Just when you think Perry is all about cleverness, she floors you with a gorgeous song of enormous emotional power. Such is the case with "All Alone", a quiet confession of being ripped apart inside and out that is perfectly captured: "I don't think I'm gonna sleep for awhile / I was thinking about the way you waved goodbye" and "I guess my skin will thicken, my heart will harden, the pain will soften, but now I can't imagine / All alone". Similarly, the piano-driven song "Higher" is another quiet reflective gem.

The closer "Across the Water" shows that Perry's lack of piano lessons hasn't hurt much in the long haul. This is a beautiful song of piano and organ (a la Procol Harum) and expressive vocals that starts slowly, but builds a head of steam as it closes out the proceedings.

I can't say enough about the inimitable Andrea Perry. Her songs have an honesty and confidence, her words are evocative, she is calculating and precise in her arrangements and production (Andy Sharp helped with the mixing), and she performs well on each instrument track after track.

There is not a bad song here (nor was there on her first CD) and the complexity of the songs demand repeated listens. While stage fright continues to prevent her from developing a following through live performances, this quirky perfectionist of a singer/songwriter deserves a larger audience.

My suggestion to you: go to her website and sample some of these wonderful tunes. She's different from most -- hear if you like that difference. I know I do. Andrea Perry's Two remains uniquely original at a time when legions of soundalikes seem to rule the media airwaves. And while my objectivity might be a little skewed, viva la difference!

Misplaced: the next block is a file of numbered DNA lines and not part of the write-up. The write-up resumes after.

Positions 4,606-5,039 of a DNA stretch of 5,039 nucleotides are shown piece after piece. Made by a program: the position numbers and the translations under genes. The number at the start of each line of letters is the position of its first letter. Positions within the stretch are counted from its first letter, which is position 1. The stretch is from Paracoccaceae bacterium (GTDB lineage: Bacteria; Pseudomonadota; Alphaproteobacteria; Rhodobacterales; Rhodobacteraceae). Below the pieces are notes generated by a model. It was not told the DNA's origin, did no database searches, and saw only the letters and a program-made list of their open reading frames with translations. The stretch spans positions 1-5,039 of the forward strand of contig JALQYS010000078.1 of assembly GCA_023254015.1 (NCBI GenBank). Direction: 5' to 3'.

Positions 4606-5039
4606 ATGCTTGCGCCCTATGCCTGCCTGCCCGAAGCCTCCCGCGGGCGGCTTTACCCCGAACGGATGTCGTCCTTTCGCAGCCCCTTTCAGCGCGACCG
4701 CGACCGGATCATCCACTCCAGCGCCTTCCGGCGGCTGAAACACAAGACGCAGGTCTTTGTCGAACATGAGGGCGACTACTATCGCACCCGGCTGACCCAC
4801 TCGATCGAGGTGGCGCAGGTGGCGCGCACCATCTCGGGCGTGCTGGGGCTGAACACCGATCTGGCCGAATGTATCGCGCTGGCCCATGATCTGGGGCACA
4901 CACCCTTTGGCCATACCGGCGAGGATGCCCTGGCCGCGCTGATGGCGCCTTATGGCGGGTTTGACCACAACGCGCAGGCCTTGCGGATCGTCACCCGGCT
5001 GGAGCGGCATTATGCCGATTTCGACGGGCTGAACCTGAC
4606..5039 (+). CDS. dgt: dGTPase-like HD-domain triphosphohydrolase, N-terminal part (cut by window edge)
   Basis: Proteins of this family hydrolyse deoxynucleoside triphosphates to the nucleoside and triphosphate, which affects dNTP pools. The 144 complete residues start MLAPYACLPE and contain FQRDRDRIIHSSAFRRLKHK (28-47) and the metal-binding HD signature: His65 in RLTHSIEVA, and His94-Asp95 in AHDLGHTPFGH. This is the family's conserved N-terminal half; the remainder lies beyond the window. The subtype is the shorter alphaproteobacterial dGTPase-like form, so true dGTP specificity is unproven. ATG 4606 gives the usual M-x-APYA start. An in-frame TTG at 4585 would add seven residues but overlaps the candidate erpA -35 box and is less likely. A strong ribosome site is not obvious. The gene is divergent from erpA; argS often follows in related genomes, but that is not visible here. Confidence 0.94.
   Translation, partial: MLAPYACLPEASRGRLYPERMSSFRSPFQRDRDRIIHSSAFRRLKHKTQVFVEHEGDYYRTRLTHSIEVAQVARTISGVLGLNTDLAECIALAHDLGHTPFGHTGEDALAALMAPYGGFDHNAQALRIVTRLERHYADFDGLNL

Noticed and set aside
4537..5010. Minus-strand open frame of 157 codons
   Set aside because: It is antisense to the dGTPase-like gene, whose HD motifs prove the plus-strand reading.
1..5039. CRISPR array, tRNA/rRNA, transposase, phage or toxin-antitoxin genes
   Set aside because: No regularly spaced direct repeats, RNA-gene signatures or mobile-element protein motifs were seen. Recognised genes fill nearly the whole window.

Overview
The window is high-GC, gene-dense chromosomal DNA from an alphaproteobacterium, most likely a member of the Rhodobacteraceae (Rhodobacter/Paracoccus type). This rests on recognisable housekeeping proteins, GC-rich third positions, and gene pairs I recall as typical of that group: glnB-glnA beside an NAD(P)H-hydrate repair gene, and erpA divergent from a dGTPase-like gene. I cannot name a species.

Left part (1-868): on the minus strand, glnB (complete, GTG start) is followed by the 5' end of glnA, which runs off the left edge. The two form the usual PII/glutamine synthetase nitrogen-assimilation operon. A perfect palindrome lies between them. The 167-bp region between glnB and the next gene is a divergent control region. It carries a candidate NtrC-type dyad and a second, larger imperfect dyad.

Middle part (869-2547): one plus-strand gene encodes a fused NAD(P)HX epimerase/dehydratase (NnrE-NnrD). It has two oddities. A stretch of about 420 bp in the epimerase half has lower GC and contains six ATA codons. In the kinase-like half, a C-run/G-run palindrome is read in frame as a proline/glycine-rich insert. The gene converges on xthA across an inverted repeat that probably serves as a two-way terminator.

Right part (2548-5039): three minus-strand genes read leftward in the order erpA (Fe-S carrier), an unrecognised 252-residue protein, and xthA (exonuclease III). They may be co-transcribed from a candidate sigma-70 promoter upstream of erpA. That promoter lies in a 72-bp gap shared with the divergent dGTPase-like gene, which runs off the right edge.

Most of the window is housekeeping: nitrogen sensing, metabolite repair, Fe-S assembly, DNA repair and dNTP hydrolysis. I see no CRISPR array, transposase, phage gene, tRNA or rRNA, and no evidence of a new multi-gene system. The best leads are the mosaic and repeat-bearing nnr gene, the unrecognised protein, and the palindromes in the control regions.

— 29 October 2002 - Pop Matters

"Andrea Perry - Two - FUFKIN"

Witty and arty pop from the talented Perry, who does everything but play drums. Perry has a voice that sometimes betrays no emotion, sometimes is a bit girlish, and is sometimes sexy in an elusive way. Perry's songs are complex in how she puts together relatively simple instrumental passages into a denser whole. Her bass lines are wobbly and compelling and her modal guitar leads could have come off an ancient Sparks record or a more recent Sugarplastic platter. While she doesn't sound like The Sugarplastic or XTC, those artists are good reference points for the way she's able to blend some offbeat sounds with terrific melodies, using the inherent tension to make the melodies all the stronger.

She combines this with clever and whimsical lyrics that are concise and satisfying. Here's a litmus test – if you like this opening couplet, from the pretty piano rumination "Across the Water" (where she combines keyboard sounds that remind me of Elton John's piano and the majestic organ of Procol Harum), this may be for you: "playing a child's game/playing it like a child". This opening is a portent for a warm and beautiful song.
Some of her songs have a jaunty yet serene vibe that brings to mind a modern update on Margo Guryan's jazz-tinged pop. "Bye Bye" wisps in with the chorus which is varied by the brief verses – two melodies that counterpoint and intertwine, flowing into a middle eight that varies the melodic concepts previously heard. She juxtaposes the ascending and descending chord progressions – I'm (obviously!) not a musician, but it is so fascinating how Perry finds as many wrinkles as possible from a few series of notes. Brilliant.